The DEP defended its water testing. “The battery of analyses we order during investigations are thorough and give us the results we need to make sound determinations, which we fully stand behind,” spokesman Kevin Sunday said in a statement. “DEP takes very seriously instances where we do determine gas migration has occurred from drilling.”
Range Resources spokesman Matt Pitzarella termed as grandstanding the release of depositions in the case by the plaintiffs’ law firm, Smith Butz of Canonsburg. The firm represents three Amwell families who claim they were sickened by chemicals used in gas drilling.
He also criticized state Rep. Jesse White, who is calling for a criminal investigation.
“This is simply the latest line of attacks by an outspoken critic of this industry. This is nothing to do with science or health,” Pitzarella said.
White demands the state Attorney General and the federal Environmental Protection Agency investigate the DEP “for alleged misconduct and fraud.”
“This is beyond outrageous,” White, D-Cecil, said in a statement. “Anyone who relied on the DEP for the truth about whether their water has been impacted by drilling activities has apparently been intentionally deprived of critical health and safety information by their own government.”
A litany of spills and leaks and the use of a potentially cancer-causing chemical to stop odors at the site contributed to air and water pollution, the three Amwell families claim. Range Resources and its contractors built a water impoundment above a dozen natural springs and the source of well water there, but made errors in its construction and repairs while using it as an unpermitted dump for well waste, lawsuits filed in Washington County Court said.
White and Smith Butz on Thursday released depositions from DEP Bureau of Laboratories Technical Director Taru Upadhyay taken in September. They said the depositions show the DEP conducted water tests using an EPA-approved standard, but the DEP employee asking for the tests coded the requests to limit the contaminant results the lab gave to the DEP field office.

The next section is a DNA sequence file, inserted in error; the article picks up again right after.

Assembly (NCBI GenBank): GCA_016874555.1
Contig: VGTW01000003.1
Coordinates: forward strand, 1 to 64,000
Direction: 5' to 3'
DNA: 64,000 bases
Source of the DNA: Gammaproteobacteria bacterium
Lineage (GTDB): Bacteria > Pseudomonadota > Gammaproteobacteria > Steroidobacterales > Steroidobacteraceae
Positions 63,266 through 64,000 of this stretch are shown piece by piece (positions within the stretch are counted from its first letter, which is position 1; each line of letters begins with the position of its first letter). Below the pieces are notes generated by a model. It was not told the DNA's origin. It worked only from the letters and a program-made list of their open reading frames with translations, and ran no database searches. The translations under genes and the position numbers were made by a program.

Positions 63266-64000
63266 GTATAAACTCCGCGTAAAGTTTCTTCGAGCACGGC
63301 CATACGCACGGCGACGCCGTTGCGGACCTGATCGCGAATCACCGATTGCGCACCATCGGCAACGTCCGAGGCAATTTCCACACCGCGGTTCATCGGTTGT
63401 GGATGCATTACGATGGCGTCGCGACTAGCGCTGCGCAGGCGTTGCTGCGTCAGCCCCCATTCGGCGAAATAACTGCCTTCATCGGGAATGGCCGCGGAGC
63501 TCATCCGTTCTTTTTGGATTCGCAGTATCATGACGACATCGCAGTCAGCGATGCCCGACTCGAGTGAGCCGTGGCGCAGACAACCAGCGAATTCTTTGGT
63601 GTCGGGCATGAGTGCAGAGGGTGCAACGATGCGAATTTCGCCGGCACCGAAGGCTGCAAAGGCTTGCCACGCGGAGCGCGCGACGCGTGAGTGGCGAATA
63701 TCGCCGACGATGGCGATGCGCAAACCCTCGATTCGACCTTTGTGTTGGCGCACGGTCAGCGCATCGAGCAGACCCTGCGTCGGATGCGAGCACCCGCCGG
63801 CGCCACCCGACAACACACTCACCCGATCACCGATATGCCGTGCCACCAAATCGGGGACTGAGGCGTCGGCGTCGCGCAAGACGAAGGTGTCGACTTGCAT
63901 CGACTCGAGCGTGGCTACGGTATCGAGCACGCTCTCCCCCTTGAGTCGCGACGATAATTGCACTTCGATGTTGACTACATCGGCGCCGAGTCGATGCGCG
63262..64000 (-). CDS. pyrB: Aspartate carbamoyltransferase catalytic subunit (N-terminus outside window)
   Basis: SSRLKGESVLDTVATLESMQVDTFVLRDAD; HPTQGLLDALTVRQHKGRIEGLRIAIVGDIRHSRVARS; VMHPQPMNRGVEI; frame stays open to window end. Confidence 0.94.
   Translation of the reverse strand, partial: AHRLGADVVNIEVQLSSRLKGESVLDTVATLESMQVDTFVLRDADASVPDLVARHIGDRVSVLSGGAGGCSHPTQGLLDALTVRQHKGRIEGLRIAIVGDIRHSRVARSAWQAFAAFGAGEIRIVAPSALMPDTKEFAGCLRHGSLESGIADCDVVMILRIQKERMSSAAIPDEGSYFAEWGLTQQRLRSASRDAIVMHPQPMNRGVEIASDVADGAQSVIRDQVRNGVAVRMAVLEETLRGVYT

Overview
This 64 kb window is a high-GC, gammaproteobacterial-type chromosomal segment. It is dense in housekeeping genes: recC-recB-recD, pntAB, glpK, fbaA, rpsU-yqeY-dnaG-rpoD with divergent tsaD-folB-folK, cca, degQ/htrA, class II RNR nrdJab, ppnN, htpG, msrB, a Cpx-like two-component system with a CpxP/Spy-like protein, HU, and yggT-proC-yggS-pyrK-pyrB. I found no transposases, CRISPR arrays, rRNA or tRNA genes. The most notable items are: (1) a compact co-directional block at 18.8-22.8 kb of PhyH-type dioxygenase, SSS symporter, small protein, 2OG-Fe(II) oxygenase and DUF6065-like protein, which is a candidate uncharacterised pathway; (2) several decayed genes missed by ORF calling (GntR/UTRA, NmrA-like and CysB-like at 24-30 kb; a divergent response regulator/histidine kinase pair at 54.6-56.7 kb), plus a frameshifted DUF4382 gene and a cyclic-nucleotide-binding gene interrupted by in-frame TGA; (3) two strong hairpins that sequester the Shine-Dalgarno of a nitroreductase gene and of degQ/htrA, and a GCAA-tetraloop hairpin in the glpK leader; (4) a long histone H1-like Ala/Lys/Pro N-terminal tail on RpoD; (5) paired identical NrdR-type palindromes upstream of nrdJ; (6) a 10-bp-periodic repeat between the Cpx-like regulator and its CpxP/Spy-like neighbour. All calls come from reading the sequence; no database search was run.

The results omitted heavy metals and other elements, according to a letter from attorney Kendra Smith to DEP Secretary Michael Krancer, that are considered carcinogens. That omission, she wrote, “denies a homeowner claiming water impacts from oil and gas drilling operations and their treating physicians of critical information.”
Sunday said Smith’s letter “misrepresents the deposition transcripts by selective quotation and the lawyer either misunderstands how a laboratory functions or is intentionally misrepresenting how one does.”
The state Attorney General’s office did not return a call for comment.
Bill Vidonic is a staff writer for Trib Total Media.
He can be reached at 412-380-5621
Chesapeake to Pay $600K Fine for Filling Wetzel Co. Stream
Company also on probation for two years
October 6, 2012
By CASEY JUNKINS - Staff Writer , The Intelligencer / Wheeling News-Register
WHEELING - By pleading guilty Friday, Chesapeake Appalachia must pay a $600,000 fine for violating the federal Clean Water Act during the company's natural gas drilling and fracking in Wetzel County.
"The defendant illegally filled at least three sensitive wetlands; in one instance, obliterating a natural waterfall. This plea agreement demonstrates that those who illegally fill in or destroy these essential natural resources will be prosecuted," said David McLeod Jr., special agent for the U.S. Environmental Protection Agency's criminal enforcement program in West Virginia.
Chesapeake Appalachia is the local operating division of Oklahoma City-based Chesapeake Energy. The company will pay $200,000 for each of three separate violations from late-2008. These included discharging 60 tons of crushed stone and gravel into Blake Fork in rural Wetzel County, about 2.4 miles north of the intersection of W.Va. 89, near Proctor. In doing so, the company removed a waterfall to construct a road to facilitate its drilling and fracking operations.
Blake Fork and three other streams affected by Chesapeake's drilling activities are tributaries of Fish Creek, which flows into the Ohio River.
"Chesapeake Appalachia remains fully committed to regulatory compliance and promptly instituted additional training and oversight to help ensure that our regulatory obligations are met," the company said in a statement acknowledging the plea.
Working in cooperation with U.S. Attorney William Ihlenfeld and his assistants, McLeod said his agency has been investigating Chesapeake's Wetzel County actions for more than two years.
"This matter is the first Marcellus Shale related prosecution, and one of only a handful of criminal investigations, under the U.S. EPA's 2011 Energy Extraction Initiative. We will continue to vigorously investigate allegations of illegal activities relating to energy extraction in the mid-Atlantic states," McLeod said.
"Furthermore, this case will be the highest criminal penalty relating to energy extraction, to date, should the agreed upon penalty be so ordered."